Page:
Eton College entrance book

Eton College entrance book for 1917, with Eric Blair’s signature

The display was assembled to complement the Orwell101 school conference and the unveiling of the bust of George Orwell in School Library. While Orwell probably never laid eyes on the inside of College Library himself, on 3 May this year his son, grandson and great-grandson all came to see the display that covers Orwell’s life from his Eton days to his journalism and writing career.

Starting with a mark-book, where we find Blair coming second to bottom in Classics (a subject you feel he would have happily placed in Room 101), it moves on to records of a Wall Game in his final year where Blair was one of a few in the game’s history to score a goal.

College mark-book for 1917

College mark-book for 1917 showing Eric Blair second from the bottom of the class

Further highlights of the display include items relating to Orwell’s investigative journalism, among them first editions of The Road to Wigan Pier (1937) and examples of his literary journalism which cover a broad range of subjects. There are also personal letters from Orwell and his wife Eileen, written while they were in Marrakesh and touching on Orwell’s ill health that he would suffer from for the rest of his life.

Orwell's early essays displayed in College Library

Orwell’s early essays displayed in College Library

Finally, the better-known role of Orwell the novelist is presented through multiple editions of his familiar works of Animal Farm (1945) and Nineteen-Eighty-Four (1949), including a number of foreign translations, as well as his lesser-known novels such as Coming Up for Air.

Throughout the display, Orwell’s popularity and impact can also be seen, for example through the editions of Down and Out in Paris and London and The Lion and the Unicorn that Alun Lewis and Sidney Keyes respectively took with them to the First World War.

His academic reputation at Eton was somewhat mixed, but his reputation as a writer is never in doubt. After the publication of Animal Farm his Eton tutor, A.F. Gow, asked Orwell for a copy of the book. Orwell duly obliged, but rather than sign the copy ‘Eric Blair’, as Gow would have known him, he signed it ‘Geo. Orwell’ and left his Eton days behind.

College Library with Orwell101 banners

The Orwell101 display in College Library

By Ceri Sugg, Project Archivist

The display will be on show to visitors to College Library on the Fourth of June. Orwell’s time at Eton is also the subject of an article by our Archives Assistant Georgina Robinson in the Collections Journal.  Please contact us to request a copy of the Journal.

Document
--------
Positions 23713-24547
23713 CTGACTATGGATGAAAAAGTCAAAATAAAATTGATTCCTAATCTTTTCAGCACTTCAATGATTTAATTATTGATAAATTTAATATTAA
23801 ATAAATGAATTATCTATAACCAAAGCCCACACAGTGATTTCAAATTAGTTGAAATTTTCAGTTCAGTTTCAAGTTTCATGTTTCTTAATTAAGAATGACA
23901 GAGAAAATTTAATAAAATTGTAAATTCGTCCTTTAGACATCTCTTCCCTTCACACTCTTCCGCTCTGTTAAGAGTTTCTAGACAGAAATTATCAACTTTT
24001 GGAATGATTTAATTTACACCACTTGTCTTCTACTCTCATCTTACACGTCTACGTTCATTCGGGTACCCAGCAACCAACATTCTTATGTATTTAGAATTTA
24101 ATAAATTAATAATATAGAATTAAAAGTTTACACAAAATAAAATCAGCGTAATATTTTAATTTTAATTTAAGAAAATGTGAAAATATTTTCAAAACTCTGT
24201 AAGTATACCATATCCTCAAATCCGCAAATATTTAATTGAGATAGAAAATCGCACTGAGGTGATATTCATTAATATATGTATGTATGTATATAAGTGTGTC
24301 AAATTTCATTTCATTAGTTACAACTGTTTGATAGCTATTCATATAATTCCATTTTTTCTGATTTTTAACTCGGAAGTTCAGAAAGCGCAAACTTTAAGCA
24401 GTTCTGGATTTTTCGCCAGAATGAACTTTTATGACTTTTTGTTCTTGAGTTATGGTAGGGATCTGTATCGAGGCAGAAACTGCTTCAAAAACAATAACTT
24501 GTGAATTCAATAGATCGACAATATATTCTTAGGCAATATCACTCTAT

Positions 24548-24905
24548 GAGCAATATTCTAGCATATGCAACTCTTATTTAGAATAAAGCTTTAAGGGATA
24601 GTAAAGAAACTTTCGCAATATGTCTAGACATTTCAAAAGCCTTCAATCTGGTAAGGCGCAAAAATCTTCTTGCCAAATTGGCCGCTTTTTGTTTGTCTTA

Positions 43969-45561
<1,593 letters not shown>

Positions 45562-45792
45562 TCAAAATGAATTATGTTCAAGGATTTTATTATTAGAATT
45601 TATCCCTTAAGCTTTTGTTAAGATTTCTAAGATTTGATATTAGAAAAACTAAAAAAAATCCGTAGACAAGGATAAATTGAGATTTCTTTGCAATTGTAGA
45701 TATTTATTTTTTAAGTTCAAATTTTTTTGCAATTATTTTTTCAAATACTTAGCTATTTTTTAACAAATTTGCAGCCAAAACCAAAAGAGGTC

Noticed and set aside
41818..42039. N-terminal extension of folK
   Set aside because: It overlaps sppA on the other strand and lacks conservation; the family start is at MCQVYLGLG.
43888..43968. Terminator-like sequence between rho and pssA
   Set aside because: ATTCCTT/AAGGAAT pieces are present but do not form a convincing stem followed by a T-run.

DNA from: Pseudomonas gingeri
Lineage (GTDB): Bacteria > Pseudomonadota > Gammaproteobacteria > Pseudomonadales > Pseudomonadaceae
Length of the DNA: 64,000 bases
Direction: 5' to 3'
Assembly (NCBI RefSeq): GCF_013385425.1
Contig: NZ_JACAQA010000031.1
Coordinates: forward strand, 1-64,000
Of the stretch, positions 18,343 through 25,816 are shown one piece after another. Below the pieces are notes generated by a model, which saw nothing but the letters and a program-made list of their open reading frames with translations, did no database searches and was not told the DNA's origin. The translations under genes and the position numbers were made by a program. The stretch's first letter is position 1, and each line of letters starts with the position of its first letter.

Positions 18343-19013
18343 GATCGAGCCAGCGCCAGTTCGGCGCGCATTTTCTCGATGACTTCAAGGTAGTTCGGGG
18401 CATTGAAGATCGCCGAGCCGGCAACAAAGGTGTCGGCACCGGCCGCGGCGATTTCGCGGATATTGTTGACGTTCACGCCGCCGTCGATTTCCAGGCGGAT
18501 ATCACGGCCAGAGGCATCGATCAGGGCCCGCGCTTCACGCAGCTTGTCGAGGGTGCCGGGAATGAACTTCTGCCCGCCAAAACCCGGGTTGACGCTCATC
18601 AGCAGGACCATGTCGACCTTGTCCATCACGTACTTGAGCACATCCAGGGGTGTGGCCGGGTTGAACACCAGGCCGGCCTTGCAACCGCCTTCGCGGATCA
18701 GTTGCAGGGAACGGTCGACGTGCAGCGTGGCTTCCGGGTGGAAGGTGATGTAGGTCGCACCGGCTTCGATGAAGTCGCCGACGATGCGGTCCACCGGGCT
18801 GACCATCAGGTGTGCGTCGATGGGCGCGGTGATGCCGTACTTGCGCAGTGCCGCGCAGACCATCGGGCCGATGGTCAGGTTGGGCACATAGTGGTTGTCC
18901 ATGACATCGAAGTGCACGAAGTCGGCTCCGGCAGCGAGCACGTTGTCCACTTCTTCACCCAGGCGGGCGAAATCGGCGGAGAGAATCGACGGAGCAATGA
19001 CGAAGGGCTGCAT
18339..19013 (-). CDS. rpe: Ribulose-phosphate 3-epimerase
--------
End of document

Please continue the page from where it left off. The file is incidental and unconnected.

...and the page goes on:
A Spring wreath

To celebrate the long-awaited arrival of Spring, we have woven together some objects from the collections in a wreath for Flora, goddess of the season.  We include some prints by the Suffolk artist J.G. Lubbock.  Here’s to the warmer weather!

Operation Ozymandias

The transportation of a pair of ancient Egyptian feet (ECM.2189-2010) to their new home in the Jafar Gallery.

BACKGROUND

The object in question was a pair of extremely heavy red granite c3000 year old feet which were once part of a larger statue of the Egyptian pharaoh Ramesses II (known to the Greeks as Ozymandias). It had been in ‘temporary’ storage in a window alcove for at least 2 years, awaiting a more permanent place in the Jafar Gallery.

In early September 2017, the new wooden plinth had been made, so I got the nod from Rebecca Tessier, Museums Officer, to go ahead and start planning what we would need for the move.

GROUNDWORK

Firstly I needed to get a good idea of the weight of the piece. Using the dimensions, I could work out the volume and therefore have a pretty close estimate using a reliable formula. The estimated weight came out as 283 kgs, so very heavy for an object that is around the size of a large footstool!

I asked our Buildings Department if they had anything suitable to lift this kind of object but unfortunately they did not, but suggested that we might use a car engine crane. This sounded like a perfect solution so I went about sourcing one from a hire company, along with the required lifting slings.

One piece of equipment that Buildings could supply was a pallet truck which would be needed to move the wooden pallet which the feet were currently sitting on.

It was decided that we would transport the feet to the Jafar Gallery with the use of the Buildings’ van, but we still needed a strong trolley to get them from the Cloisters through the Postern Gate and onto the van.

The last piece of the plan would be to enlist some strong manpower from the Buildings team and so we were all ready for the move. The date set was 17th November 2017.

THE MOVE